As one of the petitioners to the Supreme Court, the Weyerhaeuser Company, described in a recent brief, in order to achieve actual habitability for the frog, the FWS is telling owners of this "critical habitat" that they must take several draconian actions. These would include chopping down their closed-canopy loblolly pines and replacing them with open-canopied longleaf pines; burning the new forest with "frequent fires" to "support a diverse ground cover of herbaceous plants," in spite of acknowledged "landowner concern" and "negative impacts" of such fires; terminating "on-going timber management of the site, which precludes burning or planting longleaf pine trees"; allowing most or all of the land to be "managed" as refuge for the frog at a cost of tens of millions of dollars in lost development value; and agreeing to "frog translocations."
OIRA Administrator Rao, take notice: The FWS has also said that it anticipates making more designations of "critical habitat" in the future outside areas occupied by a relevant species. In practical terms, this means that, if the courts uphold the actions of the FWS and Trump administration officials fail to rein in regulators, the agency could pick any plot of private land anywhere in the U.S., designate it a "critical habitat" regardless of whether an endangered species actually lives there, and then dictate to the landowner exactly how the land is to be used.
With more than 1,650 species listed as endangered and listings in all 50 states and the District of Columbia, almost any private land could end up as a "critical habitat." Consider that scientists are actively working to resurrect the woolly mammoth, an ancient relative of the Asian elephant that has been extinct for 4,000 years, and which ranged across most of North America. Under the FWS's interpretation of the Endangered Species Act, much of the continental U.S. could be considered the wooly mammoth's past "critical habitat."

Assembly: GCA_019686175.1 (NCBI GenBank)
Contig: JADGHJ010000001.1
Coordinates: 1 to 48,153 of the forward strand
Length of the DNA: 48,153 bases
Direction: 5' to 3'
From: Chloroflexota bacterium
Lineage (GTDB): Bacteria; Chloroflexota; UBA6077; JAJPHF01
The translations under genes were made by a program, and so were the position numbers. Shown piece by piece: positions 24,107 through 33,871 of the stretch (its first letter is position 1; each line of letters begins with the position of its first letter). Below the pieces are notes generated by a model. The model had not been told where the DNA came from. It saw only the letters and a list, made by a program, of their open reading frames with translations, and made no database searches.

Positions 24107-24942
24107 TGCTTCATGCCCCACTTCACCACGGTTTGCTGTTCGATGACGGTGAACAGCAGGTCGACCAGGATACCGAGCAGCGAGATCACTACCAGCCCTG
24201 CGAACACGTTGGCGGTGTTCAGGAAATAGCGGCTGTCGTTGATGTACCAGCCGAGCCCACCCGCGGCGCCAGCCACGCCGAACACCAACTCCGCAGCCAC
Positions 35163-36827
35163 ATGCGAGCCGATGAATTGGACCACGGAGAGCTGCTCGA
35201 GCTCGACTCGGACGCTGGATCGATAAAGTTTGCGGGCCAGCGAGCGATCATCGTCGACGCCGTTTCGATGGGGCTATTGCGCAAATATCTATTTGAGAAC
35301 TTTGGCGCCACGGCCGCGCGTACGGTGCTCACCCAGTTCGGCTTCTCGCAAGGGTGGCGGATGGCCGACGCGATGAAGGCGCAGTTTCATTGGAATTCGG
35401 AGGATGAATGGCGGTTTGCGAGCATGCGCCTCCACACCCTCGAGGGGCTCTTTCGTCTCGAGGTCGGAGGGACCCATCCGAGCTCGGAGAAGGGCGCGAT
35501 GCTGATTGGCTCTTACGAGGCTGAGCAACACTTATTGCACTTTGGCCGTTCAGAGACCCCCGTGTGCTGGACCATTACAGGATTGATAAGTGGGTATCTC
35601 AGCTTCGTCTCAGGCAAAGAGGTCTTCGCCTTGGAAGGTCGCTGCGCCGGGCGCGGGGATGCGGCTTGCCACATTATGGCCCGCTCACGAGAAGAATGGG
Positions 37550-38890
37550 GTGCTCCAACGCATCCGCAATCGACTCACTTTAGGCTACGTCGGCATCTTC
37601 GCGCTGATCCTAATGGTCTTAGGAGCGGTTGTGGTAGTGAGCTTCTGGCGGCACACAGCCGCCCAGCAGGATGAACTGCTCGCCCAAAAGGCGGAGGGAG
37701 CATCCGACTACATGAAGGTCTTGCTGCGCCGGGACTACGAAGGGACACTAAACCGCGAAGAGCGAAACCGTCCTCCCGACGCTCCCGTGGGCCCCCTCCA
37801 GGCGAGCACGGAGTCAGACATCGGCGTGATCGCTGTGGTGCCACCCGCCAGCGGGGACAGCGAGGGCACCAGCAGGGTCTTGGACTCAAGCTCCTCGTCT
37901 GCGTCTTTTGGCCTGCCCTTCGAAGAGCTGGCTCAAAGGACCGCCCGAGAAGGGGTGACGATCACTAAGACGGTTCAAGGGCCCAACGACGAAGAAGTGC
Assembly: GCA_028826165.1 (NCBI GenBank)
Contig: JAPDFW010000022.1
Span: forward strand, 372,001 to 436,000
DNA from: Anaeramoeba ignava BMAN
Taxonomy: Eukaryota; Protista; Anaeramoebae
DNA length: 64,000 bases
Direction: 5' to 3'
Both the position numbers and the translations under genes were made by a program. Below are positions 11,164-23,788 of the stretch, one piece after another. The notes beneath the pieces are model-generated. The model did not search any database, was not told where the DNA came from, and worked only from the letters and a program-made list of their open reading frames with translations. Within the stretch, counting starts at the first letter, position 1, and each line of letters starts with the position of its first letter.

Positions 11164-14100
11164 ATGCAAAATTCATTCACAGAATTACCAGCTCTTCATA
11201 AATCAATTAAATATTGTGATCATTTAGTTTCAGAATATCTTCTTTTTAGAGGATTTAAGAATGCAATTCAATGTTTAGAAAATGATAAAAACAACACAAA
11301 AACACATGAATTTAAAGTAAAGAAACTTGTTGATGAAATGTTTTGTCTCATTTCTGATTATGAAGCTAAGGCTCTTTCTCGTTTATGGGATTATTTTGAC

But here's the problem for the FWS' plan: The statute has a clear and unambiguous habitability requirement – that is, as a matter of law, a species has to be able to live there for land to be designated as critical habitat. It is a line of argument that the justices are likely to find compelling. As liberal Justice Elena Kagan said shortly after her elevation to the Court, "We are all textualists now," by which she meant that the actual words of a statute matter. Conservative justice Neil Gorsuch echoed that view when he recently schooled an attorney during oral arguments, "We don't follow what [lawmakers are] trying to do. We follow what they do."
That is a lesson that other Executive Branch bureaucrats also have yet to learn. The Supreme Court should take up the endangered frog case and hold the FWS to the clear language of the Endangered Species Act.
Going forward, OIRA and the Trump administration's senior regulators, including Greg Sheehan, who started as the acting head of FWS in June, should undo the rulemaking that has produced overreaching and destructive regulation. And after this case is resolved, federal regulators who needlessly precipitated it should find their own professional habitat endangered.
Henry Miller, a physician and molecular biologist, is the Robert Wesson Fellow in Scientific Philosophy and Public Policy at Stanford University's Hoover Institution.